One aspect of ME3 that was disappointing was that many side missions are unplayable. You pick up various small missions as you play through the game, but instead of getting to go to these planets and play them out, a simple scan of the planet takes care of it. There are plenty of playable missions in ME3, but it just made the story feel a little shorter than the first two. I suppose the reasoning behind this choice was that if Earth was really getting attacked, you wouldn’t go searching a planet for a lost Turian squad flag or go find a special poison to help a doctor come up with an antidote. Still, it is a small letdown amidst a largely fantastic game.
Every mission you complete on your trek to find Earth assistance rewards you (or denies you, depending on your choices) with War Assets. These assets come in many forms, from a fleet of battleships to a small group of scientists. These assets combine to tell you what your overall readiness level is, and what your current odds are against the Reapers. This is a big help, allowing the player a chance to strategically pick when they wish to begin the final battle on Earth. Another factor in your readiness level deals with a little something called “Galaxy at War”. To achieve a high readiness level, Bioware encourages players to go online for some horde-style multiplayer. Maps are located in different sections of the galaxy, and every time you play a map in each system, that system’s readiness percentage goes up. Multiplayer is surprisingly fun and addictive, offering plenty of difficulty levels to keep you on your toes. It follows suit with other multiplayer games, allowing you to level up your characters and improve your weapons. While it lacks a certain complexity of the single-player mode, it’s a nice distraction from the dramatic and hefty story.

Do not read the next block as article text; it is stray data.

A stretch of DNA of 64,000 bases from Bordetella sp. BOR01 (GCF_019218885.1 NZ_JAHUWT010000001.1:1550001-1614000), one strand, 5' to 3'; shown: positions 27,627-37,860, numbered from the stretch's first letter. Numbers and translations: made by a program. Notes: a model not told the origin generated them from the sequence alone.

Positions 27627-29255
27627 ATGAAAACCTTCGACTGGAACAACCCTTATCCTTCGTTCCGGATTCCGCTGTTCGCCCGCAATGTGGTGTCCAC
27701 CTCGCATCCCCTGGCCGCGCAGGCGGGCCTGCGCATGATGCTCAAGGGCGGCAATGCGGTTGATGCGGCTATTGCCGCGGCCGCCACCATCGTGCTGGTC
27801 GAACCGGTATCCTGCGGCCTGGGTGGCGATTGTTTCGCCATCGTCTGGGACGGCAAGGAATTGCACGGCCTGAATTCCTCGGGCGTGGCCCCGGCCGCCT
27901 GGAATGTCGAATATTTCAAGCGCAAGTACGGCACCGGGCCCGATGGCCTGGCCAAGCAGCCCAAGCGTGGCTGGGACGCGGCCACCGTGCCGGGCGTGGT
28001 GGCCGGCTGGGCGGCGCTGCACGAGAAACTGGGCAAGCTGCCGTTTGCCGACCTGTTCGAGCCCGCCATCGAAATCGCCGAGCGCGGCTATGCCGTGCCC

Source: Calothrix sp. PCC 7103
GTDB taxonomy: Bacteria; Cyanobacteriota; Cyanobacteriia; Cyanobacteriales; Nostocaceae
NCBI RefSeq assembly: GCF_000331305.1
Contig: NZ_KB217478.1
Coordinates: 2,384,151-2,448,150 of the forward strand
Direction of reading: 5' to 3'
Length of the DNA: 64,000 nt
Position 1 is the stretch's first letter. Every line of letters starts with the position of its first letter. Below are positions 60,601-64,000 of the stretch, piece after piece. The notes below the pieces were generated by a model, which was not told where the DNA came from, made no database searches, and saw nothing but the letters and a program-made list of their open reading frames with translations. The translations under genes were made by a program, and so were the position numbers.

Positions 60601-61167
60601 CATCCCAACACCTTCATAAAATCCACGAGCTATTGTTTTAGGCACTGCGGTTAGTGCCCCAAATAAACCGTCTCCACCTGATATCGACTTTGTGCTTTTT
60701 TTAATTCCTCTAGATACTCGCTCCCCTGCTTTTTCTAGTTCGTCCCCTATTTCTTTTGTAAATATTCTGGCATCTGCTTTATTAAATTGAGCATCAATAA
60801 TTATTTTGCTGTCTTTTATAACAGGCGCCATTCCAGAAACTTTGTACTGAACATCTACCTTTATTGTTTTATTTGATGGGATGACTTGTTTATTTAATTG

Remember that five percent of the story that doesn’t quite work? Unfortunately, it can be found in the most critical of places: the end. I won’t spoil anything for you here, but I have to say that as a loyal Mass Effect fan with a FemShep who carried through from the first game, the ending was shockingly disappointing. While many of the choices I made throughout the series thus far came full circle in this third installment, many more were left unresolved. Choices that I felt would be vital to my own specific ending became unimportant or left completely out. Questions about Reapers and their origins were thrown wild, curve-ball answers, and regardless of how I played my game (paragon or renegade), my final choice in the game wasn’t dictated by my character’s morality levels. I assume this was done in an effort to allow players to either stay true to their characters’ personality or let them choose a different option based on their own personal ethics. This is one of those times that I’d rather forgo the freedom of choice and be forced to live with my decisions. Bioware produced 24 different endings in ME3, but don’t get excited just yet. The same three choices exist for each Effective Military Strength number set, which are grouped into seven stages. While the three main ending choices are fairly different, the differences for each choice due to your overall readiness level are minute to say the least. By going against the very formula that made the series great to begin with, the entire last sequence feels like a slap in the face to those who have been with the series since the beginning.
Mass Effect 3 is the Epic to end all epics. It may have an unfortunately under-thought ending, but the fact remains that this is one solid game. It doesn’t alienate newcomers to the series, it plays wonderfully, and has around 40 hours of exciting and intriguing gameplay. If I hadn’t played this series with maniacal fervor for five long years, I may have given it a 5 out of 5. However, I cannot excuse Bioware for allowing the series to close on such a poorly tended ending, when the rest of the game was so meticulously cared for.
I give Mass Effect 3 4 “Broken Hearts” out of 5.
by Rachael Edwards